4. Install a forward facing dash cam that will continuously record the road ahead. Most of the digital cameras now are on a continuous loop so the only time you would need to review it is after an accident. I picked up one of these for $45 on Amazon and put it in my 17-year-old‘s car. The hope is that if he should be involved in an accident, it may catch someone else doing something stupid that caused the accident and insulate my insurance rates from climbing.
5. Install hard-wired dash cams that are both forward facing and cab facing that can measure distracted drivers. Include a GPS monitoring system that will allow you to track their driving habits including speed and hard stops. I will admit this is a pretty good investment but the reality is fleet exposure for most companies represents the greatest loss potential for significant claims.
But enough of this, I hope you all have a fantastic holiday.
Chris is the CEO of The Brokerage and an insurance geek for over 30 years.
The World Wide Web is a scary place, folks. As if you didn’t know already, amiright?
The advent and growth of the internet gave us the best of things (online shopping, cat videos, etc.) but, with that, came the worst of things:
“Trolls” – People who hide behind the shield of anonymity to say mean things to others they don’t know.
“Influencers” – At least the ones that have become entitled pseudo-celebrities in the habit of attempting to trade (air quotes) exposure (air quotes) in exchange for free stuff from businesses.
…and perhaps worst of all, hackers and scammers*.
As my parents age, I become more terrified that one day I’ll find out they’ve sent their life savings to a prince in Nigeria. My dad has lost many a laptop to viral contamination because he tends to click on anything that tells him to do so. The saving grace is he’s not a business owner and that’s not a business laptop he’s putting at risk everyday he’s searching for the perfect putter.
The Cyber world is indeed a scary one. And for those who don’t quite understand it all (which is most of us), just take a peek at your Spam/Junk email folder. Believe it or not, there are people out there who work day in and day out to scam money or data they can sell for money. Think of how hard you work at YOUR job. These are people who have a similar “work ethic”…except…well, they’re doing crime.
We’re not IT experts but there are a few simple things you can do to help prevent you and your employees from becoming victims of what the insurance world is calling “Social Engineering” (somehow tricking you into voluntarily parting with your assets) and phishing attempts (data mining):
Tip #1 – Pick up the phone! Always be sure to verify requested transactions or new banking information by speaking with the person directly. Your CEO sends you new bank information and wants you to transfer money? Pick up the phone and talk to her/him. (It goes without saying if you’re not familiar with the originating email writer, speak to someone you do know.)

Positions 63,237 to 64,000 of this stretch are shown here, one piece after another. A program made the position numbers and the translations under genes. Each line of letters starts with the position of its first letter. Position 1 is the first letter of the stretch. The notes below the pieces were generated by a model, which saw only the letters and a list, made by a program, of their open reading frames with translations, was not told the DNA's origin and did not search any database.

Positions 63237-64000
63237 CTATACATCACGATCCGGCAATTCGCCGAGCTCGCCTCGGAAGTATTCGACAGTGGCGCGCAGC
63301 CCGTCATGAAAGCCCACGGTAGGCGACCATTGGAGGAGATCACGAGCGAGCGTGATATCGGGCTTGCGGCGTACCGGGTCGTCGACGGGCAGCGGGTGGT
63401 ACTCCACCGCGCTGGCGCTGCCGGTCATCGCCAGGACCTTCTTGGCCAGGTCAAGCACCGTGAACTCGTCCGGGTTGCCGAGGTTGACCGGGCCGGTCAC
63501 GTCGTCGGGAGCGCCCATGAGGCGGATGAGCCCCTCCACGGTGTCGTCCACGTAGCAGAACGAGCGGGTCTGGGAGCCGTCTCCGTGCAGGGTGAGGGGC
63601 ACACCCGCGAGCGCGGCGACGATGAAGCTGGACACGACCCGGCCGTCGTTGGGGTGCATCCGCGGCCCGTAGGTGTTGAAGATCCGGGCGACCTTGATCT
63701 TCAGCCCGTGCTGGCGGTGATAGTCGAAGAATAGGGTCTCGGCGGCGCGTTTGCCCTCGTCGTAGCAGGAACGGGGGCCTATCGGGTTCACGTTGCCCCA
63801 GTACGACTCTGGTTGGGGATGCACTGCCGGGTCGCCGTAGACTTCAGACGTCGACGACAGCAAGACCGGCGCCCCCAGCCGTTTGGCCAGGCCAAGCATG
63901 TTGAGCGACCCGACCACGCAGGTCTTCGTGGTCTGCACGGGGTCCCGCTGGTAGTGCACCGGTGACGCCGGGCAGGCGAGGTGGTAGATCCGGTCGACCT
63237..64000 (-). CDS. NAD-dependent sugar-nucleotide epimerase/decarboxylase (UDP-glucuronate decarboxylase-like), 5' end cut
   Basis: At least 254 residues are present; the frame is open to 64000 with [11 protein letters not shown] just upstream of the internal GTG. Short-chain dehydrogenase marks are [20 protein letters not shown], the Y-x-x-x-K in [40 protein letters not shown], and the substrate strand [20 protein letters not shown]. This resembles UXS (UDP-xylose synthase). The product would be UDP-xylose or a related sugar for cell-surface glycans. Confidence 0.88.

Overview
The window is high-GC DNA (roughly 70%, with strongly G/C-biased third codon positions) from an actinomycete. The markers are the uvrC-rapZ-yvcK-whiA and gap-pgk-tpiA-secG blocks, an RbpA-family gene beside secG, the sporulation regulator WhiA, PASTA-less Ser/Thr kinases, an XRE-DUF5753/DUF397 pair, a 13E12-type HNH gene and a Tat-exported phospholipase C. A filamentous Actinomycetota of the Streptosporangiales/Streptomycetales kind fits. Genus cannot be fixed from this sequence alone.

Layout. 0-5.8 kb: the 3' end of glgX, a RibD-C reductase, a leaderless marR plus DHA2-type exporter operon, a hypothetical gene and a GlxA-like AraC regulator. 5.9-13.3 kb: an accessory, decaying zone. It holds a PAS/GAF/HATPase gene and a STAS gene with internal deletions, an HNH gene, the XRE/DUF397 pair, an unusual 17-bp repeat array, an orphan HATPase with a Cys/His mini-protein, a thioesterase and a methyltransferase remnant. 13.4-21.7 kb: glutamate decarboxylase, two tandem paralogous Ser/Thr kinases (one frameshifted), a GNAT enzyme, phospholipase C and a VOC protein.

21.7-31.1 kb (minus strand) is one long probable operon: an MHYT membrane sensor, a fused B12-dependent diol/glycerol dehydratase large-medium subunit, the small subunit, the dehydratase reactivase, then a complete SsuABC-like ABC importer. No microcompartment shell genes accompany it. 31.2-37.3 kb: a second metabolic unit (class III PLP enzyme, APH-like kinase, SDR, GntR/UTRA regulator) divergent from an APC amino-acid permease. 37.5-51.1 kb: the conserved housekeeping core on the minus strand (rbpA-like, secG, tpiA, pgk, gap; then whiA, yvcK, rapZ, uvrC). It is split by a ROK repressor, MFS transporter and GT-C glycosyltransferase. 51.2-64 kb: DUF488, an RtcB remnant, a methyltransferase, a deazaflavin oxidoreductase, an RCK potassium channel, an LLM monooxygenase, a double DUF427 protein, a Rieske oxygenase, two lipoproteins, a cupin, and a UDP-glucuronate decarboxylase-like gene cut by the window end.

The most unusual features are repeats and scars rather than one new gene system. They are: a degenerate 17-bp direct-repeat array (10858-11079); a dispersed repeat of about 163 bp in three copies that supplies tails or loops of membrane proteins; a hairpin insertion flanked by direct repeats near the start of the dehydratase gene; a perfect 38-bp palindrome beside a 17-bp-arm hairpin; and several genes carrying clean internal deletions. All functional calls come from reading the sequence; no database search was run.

Tip #2 – Don’t click on ANYTHING. Did someone send you a link purporting to be a file that was too big to email directly? If you weren’t expecting this transmission, refer to Tip #1. (Hint: Pick up the phone.)
Tip #3 – Don’t forget that your mobile devices, like that snazzy three-eyed smartphone you just picked up also contains sensitive information or access to it (like work email). Our recommendation is that you require more than just a 4-digit PIN on a phone being used for work.
Tip #4 – (Here comes the sell!) Consider buying Cyber Liability insurance. The term “Liability” is really a misnomer as the policy includes very rich first party coverages such as Forensics, Business Interruption, Extortion and the aforementioned Social Engineering. Granted nothing beats being proactive about not getting hacked/scammed, but you’ll be glad to have Cyber coverage in your pocket if you are breached. And nowadays, it’s more a matter of “when” and not “if”, statistically speaking. You think you don't have exposure but you do. Everyone does. Call me and I'll talk your ear off on how.
We used to say that all it takes to remain breach free is common sense. But with more things being accessible “online” (please Google “Internet of Things”), it now almost takes a Spidey-sense! The above, of course, is just the basics. If you think you have system vulnerabilities or haven’t updated your antivirus since you downloaded the free version three years ago, we recommend you check in with an IT professional to plug those holes.
We’re a phone call away if you have any questions about cyber risks, want to gripe about your junk mail or are merely curious to know how else to protect your assets from those lurkers on the internet.
*Not saying hackers and scammers are a new thing, if the 1995 movie Hackers starring Angelina Jolie is anything to go by. But with more things being done and accessed online, it’s created a burgeoning job market, so to speak, for these people.
Tammy is a founding member of The Brokerage and even with almost 20 years of experience in commercial insurance, she is constantly amazed by the amount of learning left to do, not just in insurance but everything else in life.